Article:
For third generation carpenter Russ Brotnov and his tight-knit Carpentry Plus Inc. team, it’s long been a family affair.

His father Lyle founded Carpentry Plus in 1991. Russ joined two years later and now his son Caleb works there. A total of six people from a staff of 16 are related.

So it was not surprising when, the day after the 2020 Oregon wildfires leveled Brotnov’s new timber house near Estacada, his crew showed up, unasked, at his shop in Eagle Creek and began working on a temporary living space for Brotnov, his wife and their then 18-year-old son, Micah.

“It was an ominous time,” says Brotnov, Carpentry Plus’ CEO, recalling the wildfires, which also delayed the living space work by about a week because the fires threatened the shop and forced an evacuation.

Also in the spirit of “it takes a village,” the Brotnovs had a safe haven in a neighbor’s basement during the three-week renovation. The family then lived at the shop until they moved into a rebuilt house 14 months later, on Dec. 1.  

The crew finished the temporary  living space by Oct. 12, in time to begin the mass timber installation for the 58,000-sq-ft PAE Living Building in Portland, Ore., designed by ZGF Architects. Despite the trauma from the wildfires, Brotnov and Carpentry Plus, the job’s mass timber contractor, didn’t “miss a beat,” says Paul Schwer, president of  PAE Consulting Engineers and the mastermind behind Portland’s first Living Building, which opened late last year.

Fun to Watch Them Work

It took only five weeks to top out the timber frame for the five-story PAE. “Russ’ team is like a tight-knit family,” says Kyle Heckaman, senior superintendent for the general contractor, Walsh Construction Co./Oregon. “It was fun to watch them work.”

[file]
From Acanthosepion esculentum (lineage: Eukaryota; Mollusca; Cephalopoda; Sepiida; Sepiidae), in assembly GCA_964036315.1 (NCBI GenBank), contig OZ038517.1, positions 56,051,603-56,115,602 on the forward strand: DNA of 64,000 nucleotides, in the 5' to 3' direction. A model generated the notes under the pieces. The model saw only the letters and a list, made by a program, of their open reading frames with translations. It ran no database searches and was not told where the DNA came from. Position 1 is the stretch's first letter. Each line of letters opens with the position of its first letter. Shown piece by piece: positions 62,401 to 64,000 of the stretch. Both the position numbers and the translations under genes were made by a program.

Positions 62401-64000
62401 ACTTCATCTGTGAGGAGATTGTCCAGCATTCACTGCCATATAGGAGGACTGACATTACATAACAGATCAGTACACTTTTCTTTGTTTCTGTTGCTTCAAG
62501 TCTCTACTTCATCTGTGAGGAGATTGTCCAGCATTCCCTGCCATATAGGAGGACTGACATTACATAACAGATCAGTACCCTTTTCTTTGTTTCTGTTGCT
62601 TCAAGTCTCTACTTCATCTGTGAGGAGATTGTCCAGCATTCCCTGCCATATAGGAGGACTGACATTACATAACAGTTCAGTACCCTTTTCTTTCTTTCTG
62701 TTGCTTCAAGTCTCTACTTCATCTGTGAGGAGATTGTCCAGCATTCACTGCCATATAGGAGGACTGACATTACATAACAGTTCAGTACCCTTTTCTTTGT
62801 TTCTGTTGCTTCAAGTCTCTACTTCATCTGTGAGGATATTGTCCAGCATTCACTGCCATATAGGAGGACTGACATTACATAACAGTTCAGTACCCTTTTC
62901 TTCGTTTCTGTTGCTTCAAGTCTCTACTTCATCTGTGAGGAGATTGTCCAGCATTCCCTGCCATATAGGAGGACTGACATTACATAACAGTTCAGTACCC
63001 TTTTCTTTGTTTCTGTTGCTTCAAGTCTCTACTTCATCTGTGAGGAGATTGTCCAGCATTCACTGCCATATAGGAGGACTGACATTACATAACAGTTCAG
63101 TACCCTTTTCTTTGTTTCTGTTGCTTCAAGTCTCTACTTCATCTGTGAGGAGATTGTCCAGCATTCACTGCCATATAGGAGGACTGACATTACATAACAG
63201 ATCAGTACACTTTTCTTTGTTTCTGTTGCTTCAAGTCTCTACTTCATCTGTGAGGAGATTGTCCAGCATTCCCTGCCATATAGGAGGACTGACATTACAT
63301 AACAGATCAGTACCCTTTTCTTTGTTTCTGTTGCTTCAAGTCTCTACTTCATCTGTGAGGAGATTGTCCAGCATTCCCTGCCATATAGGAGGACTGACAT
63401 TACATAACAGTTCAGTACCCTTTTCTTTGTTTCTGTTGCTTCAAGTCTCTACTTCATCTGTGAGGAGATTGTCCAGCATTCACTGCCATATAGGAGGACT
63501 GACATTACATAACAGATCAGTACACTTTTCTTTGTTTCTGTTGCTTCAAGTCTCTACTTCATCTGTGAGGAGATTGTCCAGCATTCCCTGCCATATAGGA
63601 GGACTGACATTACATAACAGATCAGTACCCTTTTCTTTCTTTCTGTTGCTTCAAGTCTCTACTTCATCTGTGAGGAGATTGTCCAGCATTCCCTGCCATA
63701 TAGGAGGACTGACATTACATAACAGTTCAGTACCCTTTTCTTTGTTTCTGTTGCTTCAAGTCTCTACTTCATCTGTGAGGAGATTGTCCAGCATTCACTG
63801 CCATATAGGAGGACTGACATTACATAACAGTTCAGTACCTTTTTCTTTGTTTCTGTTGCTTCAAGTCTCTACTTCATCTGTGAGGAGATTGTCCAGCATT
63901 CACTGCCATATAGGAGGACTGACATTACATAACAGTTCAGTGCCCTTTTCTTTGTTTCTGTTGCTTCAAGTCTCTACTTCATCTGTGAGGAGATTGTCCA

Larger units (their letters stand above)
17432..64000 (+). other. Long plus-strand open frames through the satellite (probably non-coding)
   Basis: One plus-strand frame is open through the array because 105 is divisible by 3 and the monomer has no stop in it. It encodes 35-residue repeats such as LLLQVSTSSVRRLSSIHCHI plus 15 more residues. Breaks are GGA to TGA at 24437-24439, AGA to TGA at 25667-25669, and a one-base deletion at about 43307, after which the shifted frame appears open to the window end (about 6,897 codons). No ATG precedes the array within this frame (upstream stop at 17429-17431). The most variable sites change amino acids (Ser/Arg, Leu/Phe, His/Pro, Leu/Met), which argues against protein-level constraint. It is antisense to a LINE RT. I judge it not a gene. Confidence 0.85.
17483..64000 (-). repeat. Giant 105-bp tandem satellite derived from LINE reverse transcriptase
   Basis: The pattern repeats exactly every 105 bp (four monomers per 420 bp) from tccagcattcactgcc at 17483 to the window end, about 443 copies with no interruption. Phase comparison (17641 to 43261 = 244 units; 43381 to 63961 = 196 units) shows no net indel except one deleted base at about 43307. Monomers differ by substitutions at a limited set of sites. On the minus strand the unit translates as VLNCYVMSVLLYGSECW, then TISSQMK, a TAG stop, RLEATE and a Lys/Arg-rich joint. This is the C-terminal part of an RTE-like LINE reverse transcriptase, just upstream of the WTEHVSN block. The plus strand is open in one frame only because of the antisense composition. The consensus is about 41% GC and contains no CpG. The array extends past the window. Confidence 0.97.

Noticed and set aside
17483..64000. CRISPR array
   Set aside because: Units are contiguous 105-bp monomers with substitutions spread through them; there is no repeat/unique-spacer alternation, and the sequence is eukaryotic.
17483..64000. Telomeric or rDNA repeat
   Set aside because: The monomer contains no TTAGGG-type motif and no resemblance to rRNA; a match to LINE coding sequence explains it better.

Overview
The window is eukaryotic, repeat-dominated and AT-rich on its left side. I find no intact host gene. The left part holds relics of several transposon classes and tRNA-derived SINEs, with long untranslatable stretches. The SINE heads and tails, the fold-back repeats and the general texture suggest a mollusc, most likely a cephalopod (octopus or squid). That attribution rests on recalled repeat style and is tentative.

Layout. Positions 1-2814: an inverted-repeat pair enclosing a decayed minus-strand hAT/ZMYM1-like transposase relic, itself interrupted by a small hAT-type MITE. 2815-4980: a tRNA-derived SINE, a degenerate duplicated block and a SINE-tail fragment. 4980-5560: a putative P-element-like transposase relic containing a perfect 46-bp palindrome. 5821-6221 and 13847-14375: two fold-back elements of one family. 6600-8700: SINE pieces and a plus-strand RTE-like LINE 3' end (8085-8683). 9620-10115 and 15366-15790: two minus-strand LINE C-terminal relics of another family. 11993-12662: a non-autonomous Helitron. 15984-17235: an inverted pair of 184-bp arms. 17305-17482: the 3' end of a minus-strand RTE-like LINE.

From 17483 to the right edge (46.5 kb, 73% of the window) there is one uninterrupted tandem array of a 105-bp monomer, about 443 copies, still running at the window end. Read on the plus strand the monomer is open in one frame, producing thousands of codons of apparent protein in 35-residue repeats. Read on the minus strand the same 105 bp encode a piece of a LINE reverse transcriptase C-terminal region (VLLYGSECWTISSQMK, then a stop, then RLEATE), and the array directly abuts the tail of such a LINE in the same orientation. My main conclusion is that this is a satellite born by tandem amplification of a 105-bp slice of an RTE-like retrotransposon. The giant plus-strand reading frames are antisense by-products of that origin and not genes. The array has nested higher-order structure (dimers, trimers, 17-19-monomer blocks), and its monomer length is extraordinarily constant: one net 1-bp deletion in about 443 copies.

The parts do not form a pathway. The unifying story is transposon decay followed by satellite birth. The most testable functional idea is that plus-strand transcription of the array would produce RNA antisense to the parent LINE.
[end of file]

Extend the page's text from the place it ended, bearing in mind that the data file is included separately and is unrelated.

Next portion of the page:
Heckaman says Brotnov was tantamount to a mentor. He credits his “attentive work on the front end,” especially regarding sourcing the timber, and “good ideas” to help  resolve challenging design details.

Brotnov and his crew epitomize the grit of the entire team that built the PAE building, which takes Living Buildings to new levels. It is the first speculative Living office building designed for immediate reoccupancy after a major earthquake and the first in an urban historic district, which complicated design and construction. The building also is the first with a system to produce fertilizer from urine. 

The demands of the novel systems were expected, but during construction the team also had to cope with COVID-19, smoke and ash from the wildfires, a freak ice storm and a seven-day shutdown of the  brick work after a crew member tested positive for COVID-19. 

Unrelated to PAE, the Brotnovs’ spirit again was tested when another tragedy hit. In August, Lyle and his wife Kitty were sickened by COVID-19. Lyle died Sept. 1. “He was a healthy 70-year-old,” says Russ. 

Lyle had retired seven years ago. Still, though they are persevering, their founder’s death was a huge blow to the Carpentry Plus “family by choice.”
 Says Heckaman, “I don’t think you are going to get anyone better than Russ and Carpentry Plus.”